Sunday, July 3, 2011
Schatzie's Most Excellent Adventure
Schatzie and her son, Baby Gray, came to us when our beloved neighbour, Mr. Lefebure, passed away. That it's been six years is hard to believe. At that time, we were told by Mr. Lefebure's brother that Schatzie was already 20 years old. That would put her at 26 today.
We dubbed the two gray cats Mama Gray and Baby Gray when we moved their little carpets from the wood shed on Mr. Lefebure's property to the barn closest to our house. They quickly caught on that this was their new place, and we never saw them return next door again. I guess home is where the food is, if you're a cat.
Both cats spent the better part of their first two years with us living outside. Baby only became approachable towards the end of his life. If Baby Gray had a power supply, it would have been hooked up to 220. This cat was wired, tense and nervous. His eyes were like a deer's caught in the headlights - always open and watching. Towards the end of his life, Baby became a bit more flexible, and even spent a few nights inside the house during cold snaps. He disappeared on Christmas Eve 2 years ago, and I'd like to think he fell asleep and never woke up again. That's my Christmas wish, and I'm sticking to it.
When Mama Gray moved in, we renamed her Schatzie. "Chat" is cat in French, and "Schatz" means dear in German, so I hybridized both words as I am wont to do, and the name stuck. Occasionally, we call her Schitzie, another play on words based on her litter box habits, or lack thereof. Her aim is sometimes a bit off, much to my dismay.
Schatzie spends exactly 23.5 hours a day asleep. When she's not sleeping on Cooper's dog-bed in the kitchen, she's awake and meowing for her food. She's stone-deaf, ergo, she doesn't hear herself meow, and this results in the most ear-drum shattering meow a cat can muster. She's loud and she's determined. The minute I walk in the kitchen and she catches sight of me, it's one long-drawn out, meow-fest that comes out with gargling undertones. If Schatzie has a mission statement, it would be Feed Me. Even my mother jokingly gave me a cat dish for her, and that's what's written on the bowl. Not only do I have to feed her, but she takes 2 bites, looks at me again, and starts to gargle/meow some more. I grab a spoon, shovel her food into a little pile in the center of her bowl, and this food rearrangement process repeats itself ad nauseum until Schatzie finally has enough, or until Popina (the little oinker) edges her out of the way if I'm not watching carefully. If I'm sitting on the sofa when Madame finishes her meal, she promptly sits beside me and cleans her muzzle on my elbow. Thanks, Schatzie, you're a doll!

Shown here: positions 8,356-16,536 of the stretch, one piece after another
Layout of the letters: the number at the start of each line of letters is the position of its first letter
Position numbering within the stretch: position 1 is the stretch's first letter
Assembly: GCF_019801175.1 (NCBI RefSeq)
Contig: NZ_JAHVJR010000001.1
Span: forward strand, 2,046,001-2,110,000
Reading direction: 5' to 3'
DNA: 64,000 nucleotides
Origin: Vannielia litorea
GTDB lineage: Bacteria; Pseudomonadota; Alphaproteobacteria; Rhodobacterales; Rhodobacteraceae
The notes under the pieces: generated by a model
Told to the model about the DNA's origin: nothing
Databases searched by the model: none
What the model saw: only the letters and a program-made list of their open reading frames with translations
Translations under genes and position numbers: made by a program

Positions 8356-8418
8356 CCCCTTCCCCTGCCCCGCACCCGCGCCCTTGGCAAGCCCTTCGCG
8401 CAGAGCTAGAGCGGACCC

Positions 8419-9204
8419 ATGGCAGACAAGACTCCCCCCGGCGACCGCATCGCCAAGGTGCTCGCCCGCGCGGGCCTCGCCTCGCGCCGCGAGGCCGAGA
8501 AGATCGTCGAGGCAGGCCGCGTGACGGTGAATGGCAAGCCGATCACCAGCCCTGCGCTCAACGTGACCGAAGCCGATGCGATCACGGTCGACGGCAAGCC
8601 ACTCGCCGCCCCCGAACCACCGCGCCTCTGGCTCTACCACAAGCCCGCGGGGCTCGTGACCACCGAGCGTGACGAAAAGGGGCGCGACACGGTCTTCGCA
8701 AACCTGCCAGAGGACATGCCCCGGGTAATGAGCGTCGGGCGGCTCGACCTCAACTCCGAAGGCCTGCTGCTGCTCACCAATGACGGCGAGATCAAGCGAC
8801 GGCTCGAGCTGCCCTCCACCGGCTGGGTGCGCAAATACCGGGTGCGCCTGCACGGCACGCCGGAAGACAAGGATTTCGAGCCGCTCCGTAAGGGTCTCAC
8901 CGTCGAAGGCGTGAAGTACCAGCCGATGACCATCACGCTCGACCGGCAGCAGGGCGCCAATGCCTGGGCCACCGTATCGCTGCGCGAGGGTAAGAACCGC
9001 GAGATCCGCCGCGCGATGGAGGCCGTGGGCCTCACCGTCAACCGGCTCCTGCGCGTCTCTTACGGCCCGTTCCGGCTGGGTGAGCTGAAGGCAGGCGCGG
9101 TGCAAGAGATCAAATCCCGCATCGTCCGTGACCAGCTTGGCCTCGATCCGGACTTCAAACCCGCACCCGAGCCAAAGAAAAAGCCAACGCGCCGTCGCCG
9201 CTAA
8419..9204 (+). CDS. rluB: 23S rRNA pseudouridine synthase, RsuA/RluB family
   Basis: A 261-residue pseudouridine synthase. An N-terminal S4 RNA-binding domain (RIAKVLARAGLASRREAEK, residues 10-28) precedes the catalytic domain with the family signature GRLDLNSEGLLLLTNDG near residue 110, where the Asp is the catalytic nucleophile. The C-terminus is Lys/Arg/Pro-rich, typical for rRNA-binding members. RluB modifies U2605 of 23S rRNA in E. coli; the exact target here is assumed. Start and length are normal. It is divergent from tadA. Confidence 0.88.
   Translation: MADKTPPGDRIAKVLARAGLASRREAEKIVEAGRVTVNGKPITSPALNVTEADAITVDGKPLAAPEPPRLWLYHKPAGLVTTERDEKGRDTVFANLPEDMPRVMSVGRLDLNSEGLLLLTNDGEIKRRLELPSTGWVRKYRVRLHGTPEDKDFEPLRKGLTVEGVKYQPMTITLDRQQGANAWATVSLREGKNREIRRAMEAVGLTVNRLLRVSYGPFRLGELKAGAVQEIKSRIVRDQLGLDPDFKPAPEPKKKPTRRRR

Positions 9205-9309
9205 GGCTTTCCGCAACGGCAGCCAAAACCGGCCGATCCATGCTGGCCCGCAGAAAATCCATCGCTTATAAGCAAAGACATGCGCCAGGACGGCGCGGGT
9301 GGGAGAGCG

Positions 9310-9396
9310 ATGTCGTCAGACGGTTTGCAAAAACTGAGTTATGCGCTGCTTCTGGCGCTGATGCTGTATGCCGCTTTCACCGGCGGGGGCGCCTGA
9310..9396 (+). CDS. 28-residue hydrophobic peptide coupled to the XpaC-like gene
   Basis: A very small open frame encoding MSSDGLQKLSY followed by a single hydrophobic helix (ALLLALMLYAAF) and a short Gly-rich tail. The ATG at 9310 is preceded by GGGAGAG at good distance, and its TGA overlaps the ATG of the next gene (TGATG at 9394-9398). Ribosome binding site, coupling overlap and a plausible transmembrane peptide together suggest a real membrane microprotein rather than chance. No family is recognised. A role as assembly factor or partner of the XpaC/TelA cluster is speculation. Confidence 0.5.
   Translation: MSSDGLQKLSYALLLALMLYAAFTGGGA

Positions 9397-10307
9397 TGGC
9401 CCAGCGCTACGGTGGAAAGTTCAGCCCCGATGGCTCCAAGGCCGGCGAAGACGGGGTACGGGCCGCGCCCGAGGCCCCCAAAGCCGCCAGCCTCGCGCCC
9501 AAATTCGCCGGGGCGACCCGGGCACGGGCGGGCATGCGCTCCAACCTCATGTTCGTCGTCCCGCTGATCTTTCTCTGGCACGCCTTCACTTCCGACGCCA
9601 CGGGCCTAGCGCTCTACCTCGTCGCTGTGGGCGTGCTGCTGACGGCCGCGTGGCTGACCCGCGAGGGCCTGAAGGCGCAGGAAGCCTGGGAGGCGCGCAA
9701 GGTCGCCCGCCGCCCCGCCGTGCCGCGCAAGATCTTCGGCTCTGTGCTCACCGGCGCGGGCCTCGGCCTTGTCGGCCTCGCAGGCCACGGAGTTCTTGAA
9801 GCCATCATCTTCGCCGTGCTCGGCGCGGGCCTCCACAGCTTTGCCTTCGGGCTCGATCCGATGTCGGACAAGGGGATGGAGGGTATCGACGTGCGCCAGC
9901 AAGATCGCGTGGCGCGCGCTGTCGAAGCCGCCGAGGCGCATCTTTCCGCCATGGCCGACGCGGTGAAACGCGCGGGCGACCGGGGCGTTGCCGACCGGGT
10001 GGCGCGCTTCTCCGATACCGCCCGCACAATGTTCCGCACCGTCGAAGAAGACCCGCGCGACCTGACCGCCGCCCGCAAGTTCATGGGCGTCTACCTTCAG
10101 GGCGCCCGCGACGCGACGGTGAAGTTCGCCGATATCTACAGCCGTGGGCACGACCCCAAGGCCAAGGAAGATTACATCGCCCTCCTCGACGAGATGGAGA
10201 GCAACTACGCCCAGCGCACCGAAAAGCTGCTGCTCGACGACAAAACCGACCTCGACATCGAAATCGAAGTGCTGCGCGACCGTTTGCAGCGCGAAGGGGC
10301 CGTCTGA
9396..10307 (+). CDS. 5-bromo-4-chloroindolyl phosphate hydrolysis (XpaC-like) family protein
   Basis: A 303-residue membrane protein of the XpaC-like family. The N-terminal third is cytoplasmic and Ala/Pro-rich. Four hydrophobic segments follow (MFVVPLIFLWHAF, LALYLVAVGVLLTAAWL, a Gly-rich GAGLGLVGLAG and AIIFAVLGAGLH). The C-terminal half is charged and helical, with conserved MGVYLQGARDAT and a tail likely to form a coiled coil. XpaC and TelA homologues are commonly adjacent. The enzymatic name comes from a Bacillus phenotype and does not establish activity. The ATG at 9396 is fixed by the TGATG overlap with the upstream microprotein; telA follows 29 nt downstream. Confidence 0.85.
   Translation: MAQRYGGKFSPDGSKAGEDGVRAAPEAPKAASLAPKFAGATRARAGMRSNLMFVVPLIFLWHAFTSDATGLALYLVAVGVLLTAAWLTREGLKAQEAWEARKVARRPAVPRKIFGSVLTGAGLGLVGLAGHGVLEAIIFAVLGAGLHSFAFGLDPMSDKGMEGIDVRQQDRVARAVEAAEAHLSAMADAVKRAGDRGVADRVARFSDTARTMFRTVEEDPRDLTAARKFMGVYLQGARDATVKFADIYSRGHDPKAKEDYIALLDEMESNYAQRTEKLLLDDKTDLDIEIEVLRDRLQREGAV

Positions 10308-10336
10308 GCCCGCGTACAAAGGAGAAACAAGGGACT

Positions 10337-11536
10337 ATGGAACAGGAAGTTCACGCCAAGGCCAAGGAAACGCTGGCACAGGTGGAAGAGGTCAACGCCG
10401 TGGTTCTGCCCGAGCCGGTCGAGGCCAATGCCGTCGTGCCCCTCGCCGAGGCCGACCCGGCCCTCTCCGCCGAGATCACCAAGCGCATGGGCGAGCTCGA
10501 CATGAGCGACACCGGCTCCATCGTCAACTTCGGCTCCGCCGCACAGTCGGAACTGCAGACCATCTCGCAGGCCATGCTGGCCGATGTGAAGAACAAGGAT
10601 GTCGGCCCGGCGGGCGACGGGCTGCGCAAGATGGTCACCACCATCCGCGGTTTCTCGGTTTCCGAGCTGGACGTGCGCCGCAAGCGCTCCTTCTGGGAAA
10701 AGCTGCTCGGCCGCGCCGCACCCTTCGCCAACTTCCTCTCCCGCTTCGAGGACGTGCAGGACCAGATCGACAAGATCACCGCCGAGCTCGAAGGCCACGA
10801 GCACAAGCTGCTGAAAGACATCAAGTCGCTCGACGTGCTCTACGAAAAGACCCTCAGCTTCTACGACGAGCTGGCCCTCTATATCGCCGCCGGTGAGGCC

From time to time, the Old Hag likes to go outside and eat grass, which she then pukes up in the house on some carpeted surface when my back is turned. When she goes out, she never strays far from the front door, and the other day, she greeted me on the walkway as I walked in with full arms. I went back to my car, brought more stuff to the house, and returned to lock it. Now, I should note, the interior of my car is dark gray. You can see where this story is going, can't you? I looked high and low for her, in the garage and barn, under the cars, around the house, and under the hosta she used to sleep under. I sent Cooper out and told him to "go find Schatzie". I don't need to tell you he came up empty, too.
Eric and I went out that evening for a quick bite to eat. As we pulled in the driveway, I looked hopefully for Schatzie's little face, but she was no where to be seen. Fear struck my heart, and I knew I'd have to kick-up the search and rescue effort to high gear. Then I looked over to Eric, who's pointing at my car with a knowing grin. I looked inside, and there's little Schatzie, all 3 and-a-half pounds of the boney hag, sitting on the back seat, on the dry-cleaning no less. I fumbled for my keys, and when the beast was released, she let out a croaky little meow and jumped down in her little stumbling arthritic manner. If Schatzie had only 2 of her 9 lives left, I blew one that day for sure. I could have blown both if it would have been hotter. As it was, it was a cool, overcast day, pretty much typical of our entire month of June. I made a promise that day that I would never leave my car open, and if I did, I'd check back and front seats before locking it up. I never would have imagined that Schatzie, of all cats, was an adventurer.
I joke about high-maintenance Schatzie, her litter box accidents, the fact she needs a special diet, her deafness, and the fact that her grooming habits are nil. I have to brush her regularly to keep her de-matted, and the little bitch thanks me by digging her claws into my hand on occasion.
All that said and done, I love the old girl and hope she makes it another 26 years.